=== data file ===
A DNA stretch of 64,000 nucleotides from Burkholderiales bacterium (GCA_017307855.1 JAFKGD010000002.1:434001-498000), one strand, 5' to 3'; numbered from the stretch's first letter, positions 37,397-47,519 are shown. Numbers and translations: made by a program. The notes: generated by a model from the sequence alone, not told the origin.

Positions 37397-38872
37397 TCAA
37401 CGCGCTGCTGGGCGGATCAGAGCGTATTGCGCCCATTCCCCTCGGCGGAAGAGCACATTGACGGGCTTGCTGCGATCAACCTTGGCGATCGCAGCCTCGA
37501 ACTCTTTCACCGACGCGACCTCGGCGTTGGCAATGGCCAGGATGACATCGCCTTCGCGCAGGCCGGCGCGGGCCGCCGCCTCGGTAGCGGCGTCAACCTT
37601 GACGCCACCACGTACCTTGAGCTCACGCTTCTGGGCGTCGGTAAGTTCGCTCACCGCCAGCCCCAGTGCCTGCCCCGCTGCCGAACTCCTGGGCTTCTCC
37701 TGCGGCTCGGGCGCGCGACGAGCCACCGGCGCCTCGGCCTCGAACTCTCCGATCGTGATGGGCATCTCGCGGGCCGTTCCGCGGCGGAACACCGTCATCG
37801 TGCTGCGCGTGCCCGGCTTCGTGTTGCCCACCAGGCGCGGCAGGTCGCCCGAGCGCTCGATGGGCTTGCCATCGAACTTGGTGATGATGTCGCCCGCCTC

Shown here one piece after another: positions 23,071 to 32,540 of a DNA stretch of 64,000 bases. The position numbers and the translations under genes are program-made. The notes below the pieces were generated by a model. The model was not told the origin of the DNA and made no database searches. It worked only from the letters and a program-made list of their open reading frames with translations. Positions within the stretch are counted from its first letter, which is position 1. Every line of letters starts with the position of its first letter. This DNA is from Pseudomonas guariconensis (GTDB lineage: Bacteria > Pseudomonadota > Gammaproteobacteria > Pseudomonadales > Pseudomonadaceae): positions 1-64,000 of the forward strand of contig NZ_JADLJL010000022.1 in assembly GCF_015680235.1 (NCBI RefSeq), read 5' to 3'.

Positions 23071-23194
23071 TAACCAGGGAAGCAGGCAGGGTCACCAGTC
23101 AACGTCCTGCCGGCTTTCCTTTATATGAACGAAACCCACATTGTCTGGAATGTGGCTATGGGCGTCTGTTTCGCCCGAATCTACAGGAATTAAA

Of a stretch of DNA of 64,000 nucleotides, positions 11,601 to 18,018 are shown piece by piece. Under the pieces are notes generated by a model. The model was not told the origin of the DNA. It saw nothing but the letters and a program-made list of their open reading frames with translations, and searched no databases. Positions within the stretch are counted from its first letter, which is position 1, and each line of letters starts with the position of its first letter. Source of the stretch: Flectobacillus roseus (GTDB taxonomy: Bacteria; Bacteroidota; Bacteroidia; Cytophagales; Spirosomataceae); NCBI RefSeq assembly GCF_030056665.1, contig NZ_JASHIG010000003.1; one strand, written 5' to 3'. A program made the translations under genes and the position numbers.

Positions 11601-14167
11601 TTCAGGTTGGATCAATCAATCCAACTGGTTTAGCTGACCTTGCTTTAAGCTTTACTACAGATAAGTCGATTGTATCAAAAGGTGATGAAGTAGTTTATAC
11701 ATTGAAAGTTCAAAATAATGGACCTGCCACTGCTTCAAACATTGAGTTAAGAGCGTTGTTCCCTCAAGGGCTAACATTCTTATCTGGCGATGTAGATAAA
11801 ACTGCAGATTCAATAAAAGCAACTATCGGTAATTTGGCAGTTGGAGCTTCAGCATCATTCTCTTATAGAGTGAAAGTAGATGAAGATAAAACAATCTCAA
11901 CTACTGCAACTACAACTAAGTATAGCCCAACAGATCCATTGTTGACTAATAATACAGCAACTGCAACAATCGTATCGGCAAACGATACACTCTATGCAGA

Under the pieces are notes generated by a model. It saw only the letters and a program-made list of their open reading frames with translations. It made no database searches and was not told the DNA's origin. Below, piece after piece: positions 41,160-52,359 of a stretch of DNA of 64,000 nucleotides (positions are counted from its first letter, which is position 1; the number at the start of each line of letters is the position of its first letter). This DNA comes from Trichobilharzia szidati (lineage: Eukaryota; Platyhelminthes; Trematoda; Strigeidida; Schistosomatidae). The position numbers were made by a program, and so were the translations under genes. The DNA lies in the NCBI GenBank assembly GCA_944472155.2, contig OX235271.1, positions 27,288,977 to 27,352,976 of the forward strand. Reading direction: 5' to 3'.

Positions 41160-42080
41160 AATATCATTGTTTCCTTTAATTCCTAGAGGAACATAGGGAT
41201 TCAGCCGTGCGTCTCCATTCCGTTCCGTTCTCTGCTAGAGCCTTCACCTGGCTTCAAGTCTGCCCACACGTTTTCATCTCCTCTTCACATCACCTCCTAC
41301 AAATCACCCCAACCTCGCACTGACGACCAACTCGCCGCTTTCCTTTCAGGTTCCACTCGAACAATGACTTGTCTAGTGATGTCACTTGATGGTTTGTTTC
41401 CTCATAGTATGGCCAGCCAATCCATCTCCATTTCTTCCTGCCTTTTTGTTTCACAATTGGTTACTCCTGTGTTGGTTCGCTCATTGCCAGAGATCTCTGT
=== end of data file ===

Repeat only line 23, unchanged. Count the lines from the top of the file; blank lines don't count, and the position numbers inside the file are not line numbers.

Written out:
41301 AAATCACCCCAACCTCGCACTGACGACCAACTCGCCGCTTTCCTTTCAGGTTCCACTCGAACAATGACTTGTCTAGTGATGTCACTTGATGGTTTGTTTC